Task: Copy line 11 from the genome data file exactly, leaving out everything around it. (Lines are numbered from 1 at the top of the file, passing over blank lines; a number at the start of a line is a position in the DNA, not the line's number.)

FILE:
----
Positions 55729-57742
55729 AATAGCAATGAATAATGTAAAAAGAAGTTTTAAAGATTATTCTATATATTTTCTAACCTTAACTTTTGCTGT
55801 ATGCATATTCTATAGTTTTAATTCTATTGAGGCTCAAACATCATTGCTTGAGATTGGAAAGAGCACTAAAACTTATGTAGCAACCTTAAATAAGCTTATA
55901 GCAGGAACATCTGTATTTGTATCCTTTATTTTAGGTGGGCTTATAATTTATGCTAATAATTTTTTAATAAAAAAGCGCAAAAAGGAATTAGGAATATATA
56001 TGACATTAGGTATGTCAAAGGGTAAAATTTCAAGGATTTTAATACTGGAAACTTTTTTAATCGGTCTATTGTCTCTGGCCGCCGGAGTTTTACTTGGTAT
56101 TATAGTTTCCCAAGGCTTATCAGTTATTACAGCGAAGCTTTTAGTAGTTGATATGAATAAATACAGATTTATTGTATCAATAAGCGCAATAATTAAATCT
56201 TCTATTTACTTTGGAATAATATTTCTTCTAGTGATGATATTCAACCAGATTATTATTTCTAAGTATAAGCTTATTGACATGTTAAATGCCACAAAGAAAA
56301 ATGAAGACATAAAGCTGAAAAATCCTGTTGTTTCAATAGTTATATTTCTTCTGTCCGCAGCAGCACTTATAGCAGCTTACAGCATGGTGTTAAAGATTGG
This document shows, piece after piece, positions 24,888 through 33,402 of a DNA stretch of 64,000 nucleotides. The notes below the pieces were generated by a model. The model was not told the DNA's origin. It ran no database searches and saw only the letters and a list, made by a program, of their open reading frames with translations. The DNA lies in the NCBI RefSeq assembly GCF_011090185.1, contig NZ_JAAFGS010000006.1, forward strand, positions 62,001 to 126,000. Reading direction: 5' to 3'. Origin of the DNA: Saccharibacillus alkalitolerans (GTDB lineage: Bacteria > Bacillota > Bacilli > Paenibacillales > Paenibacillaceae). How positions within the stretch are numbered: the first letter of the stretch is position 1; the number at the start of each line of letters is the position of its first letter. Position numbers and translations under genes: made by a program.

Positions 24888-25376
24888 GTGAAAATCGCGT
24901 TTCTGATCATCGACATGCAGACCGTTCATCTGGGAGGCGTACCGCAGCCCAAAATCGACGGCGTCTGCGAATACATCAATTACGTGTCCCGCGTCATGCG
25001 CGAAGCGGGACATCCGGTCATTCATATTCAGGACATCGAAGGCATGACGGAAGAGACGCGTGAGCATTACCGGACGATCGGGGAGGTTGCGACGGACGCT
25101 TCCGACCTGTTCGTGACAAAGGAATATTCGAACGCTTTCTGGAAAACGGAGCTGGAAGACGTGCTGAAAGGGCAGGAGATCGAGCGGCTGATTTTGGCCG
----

24888 GTGAAAATCGCGT